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Women will suffer “unspeakable harm” as Taliban retakes Afghanistan

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The Taliban has taken over Afghanistan’s capital city, Kabul. What does this mean for the country’s women and girls?

Afghanistan’s former president Ashraf Ghani fled the country only hours ago. He left officials with the duty of ‘handing over’ the palace to Taliban militants.

A Taliban security member told media that “no blood was shed in the handover”. He alson said there is a “peaceful handover of government facilities ongoing across the country.”

This comes as de facto leader Mullah Baradar has issued this message in congratulations to the Taliban on the group’s declaration of the ‘Islamic Emirate of Afghanistan’.

As the Taliban continues to move to take over the country, this leaves the future of Afghan girls and women in the lurch.

What will the Taliban’s takeover mean for women and girls?

As the Biden government withdraws troops from Afghanistan, women and girls are left behind. This month, the Biden government begun evacuating thousands of Afghans who are at risk of retribution for helping US forces. Meanwhile, these discussions have majorly left out the potential ramifications for women and girls across the country.

During its previous rule between 1996 and 2001, the Taliban banned women from working. Girls were also forbidden from attending school after the age of 8.

But the US occupation of Afghanistan has brought Western values to the country – and with it, more freedom for women. This freedom would be unlikely to survive a takeover by the fundamentalist Taliban.

Armed Afghan women take to streets in show of defiance against Taliban |  Afghanistan | The Guardian

“They’ll sell women out just as quickly as anyone else will”

According to 2020 figures from the US Agency for International Development, almost 40% of the roughly 9 million children enrolled in school in Afghanistan are girls. About 100,000 girls are studying at public and private universities, the Afghan Ministry of Higher Education says.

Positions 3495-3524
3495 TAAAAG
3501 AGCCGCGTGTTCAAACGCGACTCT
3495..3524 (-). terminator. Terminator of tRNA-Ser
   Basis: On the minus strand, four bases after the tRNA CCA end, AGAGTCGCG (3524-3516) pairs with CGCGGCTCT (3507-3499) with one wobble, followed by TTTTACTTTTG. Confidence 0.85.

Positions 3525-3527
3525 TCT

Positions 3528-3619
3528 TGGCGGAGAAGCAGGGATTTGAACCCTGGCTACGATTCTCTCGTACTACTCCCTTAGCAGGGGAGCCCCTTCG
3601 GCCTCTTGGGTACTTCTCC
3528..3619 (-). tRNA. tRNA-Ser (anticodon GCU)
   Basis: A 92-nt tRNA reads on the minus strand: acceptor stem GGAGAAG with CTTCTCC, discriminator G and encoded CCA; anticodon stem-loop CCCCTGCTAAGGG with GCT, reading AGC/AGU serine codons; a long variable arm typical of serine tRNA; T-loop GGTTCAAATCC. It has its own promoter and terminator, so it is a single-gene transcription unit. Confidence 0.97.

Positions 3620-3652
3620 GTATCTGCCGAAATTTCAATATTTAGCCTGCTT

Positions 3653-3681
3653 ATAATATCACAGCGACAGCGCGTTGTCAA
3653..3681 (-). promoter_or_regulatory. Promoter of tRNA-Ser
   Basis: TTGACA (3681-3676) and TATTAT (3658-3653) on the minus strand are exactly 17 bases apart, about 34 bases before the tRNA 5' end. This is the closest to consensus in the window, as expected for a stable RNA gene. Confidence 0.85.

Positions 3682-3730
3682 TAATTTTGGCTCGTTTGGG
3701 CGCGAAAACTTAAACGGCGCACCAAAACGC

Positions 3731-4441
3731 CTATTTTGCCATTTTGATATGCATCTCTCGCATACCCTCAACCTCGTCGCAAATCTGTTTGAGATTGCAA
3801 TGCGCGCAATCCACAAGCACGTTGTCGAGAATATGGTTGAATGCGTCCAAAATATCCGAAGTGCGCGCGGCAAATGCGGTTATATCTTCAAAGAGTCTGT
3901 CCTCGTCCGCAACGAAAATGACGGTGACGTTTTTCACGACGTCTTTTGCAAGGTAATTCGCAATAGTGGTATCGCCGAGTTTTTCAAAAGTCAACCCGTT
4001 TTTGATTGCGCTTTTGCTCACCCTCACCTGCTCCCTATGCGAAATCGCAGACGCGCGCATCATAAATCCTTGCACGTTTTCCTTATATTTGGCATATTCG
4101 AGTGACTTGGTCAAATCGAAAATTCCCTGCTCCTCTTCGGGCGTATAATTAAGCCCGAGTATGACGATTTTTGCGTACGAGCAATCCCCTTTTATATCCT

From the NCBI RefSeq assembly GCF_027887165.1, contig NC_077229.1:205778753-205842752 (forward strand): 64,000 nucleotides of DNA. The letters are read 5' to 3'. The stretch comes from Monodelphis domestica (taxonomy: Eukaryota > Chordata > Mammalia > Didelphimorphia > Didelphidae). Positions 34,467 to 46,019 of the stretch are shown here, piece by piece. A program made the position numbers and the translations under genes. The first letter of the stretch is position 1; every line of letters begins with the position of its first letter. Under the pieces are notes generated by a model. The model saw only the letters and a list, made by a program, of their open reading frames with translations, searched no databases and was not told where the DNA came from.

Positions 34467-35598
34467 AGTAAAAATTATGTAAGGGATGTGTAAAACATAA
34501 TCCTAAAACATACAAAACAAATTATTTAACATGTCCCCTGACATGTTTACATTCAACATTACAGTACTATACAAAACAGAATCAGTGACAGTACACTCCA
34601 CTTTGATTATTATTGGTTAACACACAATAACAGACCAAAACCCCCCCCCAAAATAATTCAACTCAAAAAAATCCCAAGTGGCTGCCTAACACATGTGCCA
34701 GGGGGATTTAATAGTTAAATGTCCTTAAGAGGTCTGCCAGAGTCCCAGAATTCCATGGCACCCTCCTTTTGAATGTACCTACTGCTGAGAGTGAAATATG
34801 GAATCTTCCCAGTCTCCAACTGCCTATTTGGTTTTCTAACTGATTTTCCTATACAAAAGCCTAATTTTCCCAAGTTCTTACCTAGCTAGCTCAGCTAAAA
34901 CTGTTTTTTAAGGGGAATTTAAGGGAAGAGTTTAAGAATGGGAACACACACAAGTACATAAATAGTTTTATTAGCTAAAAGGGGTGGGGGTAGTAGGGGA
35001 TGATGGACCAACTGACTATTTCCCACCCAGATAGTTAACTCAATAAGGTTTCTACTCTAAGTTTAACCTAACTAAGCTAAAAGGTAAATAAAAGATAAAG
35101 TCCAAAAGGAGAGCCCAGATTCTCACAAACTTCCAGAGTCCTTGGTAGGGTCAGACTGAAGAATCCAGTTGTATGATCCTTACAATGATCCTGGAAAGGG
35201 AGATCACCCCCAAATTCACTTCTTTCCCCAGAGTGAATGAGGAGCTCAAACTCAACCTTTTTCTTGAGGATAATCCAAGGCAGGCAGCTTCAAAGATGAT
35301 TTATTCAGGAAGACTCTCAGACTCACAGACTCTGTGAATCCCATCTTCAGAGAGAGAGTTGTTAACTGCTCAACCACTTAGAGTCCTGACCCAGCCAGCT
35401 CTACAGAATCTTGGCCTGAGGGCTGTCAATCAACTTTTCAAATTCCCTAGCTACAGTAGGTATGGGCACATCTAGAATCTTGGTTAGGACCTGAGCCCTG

“The second the government comes under a bit of pressure or looks for some negotiating bargaining chip, they’ll sell women out just as quickly as anyone else will,” said Fatima Ayub, a Washington-based Afghan researcher.

“I’m afraid Afghan women and girls are going to suffer unspeakable harm”

Former US president Bush

“They’re just going to be left behind to be slaughtered by these very brutal people,” said former US president Bush. “It just breaks my heart”. Meanwhile, US Republicans say the country must continue to push western values through soft power around the world.

However, the Taliban’s attitude towards women and girls isn’t consistent across the board. “There’s no clarity. The Taliban mention an ‘Islamic framework’. However, there are no details as to what that looks like,” said Hosna Jalil, former deputy minister of women’s affairs.

This is not to say that Afghan women weren’t fighting for their rights before US occupation. One academic and former minister says that Western powers creating an “enabling environment”. Muqadessa Yourish, a former deputy minister for commerce and industry and a lecturer at the American University of Kabul says, “it took the risking of Afghan lives to build on these opportunities”.

“Those women would have done their work and their struggle irrespective of whether there were Americans, British or other foreigners to help them,” she said.

Human rights abuses, horrific violence and corruption

Of course, any gains made in Afghanistan for women came alongside with horrific abuses of power and human rights violations.

Asked if he had “any message” for Afghan women, Biden recounted an encounter years before with an Afghan schoolgirl. She had pleaded for US troops to stay so she could become a doctor.

“It was… it was heartbreaking,” Biden said.

Keira is the front-page editor at Ticker NEWS. She's previously worked at Reuters in Jakarta, and ABC in Australia. She has a Bachelor of Journalism, specialising in international politics. Keira is particularly interested in writing about politics, technology and human rights.

World

North Korea condemns AUKUS security alliance

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North Korea has condemned a new security pact between the US, UK and Australia, saying it could trigger a “nuclear arms race”

A North Korea Foreign Ministry official stated that the Aukus deal would “upset the strategic balance in the Asia-Pacific region”.

The deal will see the US and UK give Australia the technology to build nuclear-powered submarines.

The AUKUS agreement is being widely viewed as an effort to counter China’s influence in the contested South China Sea.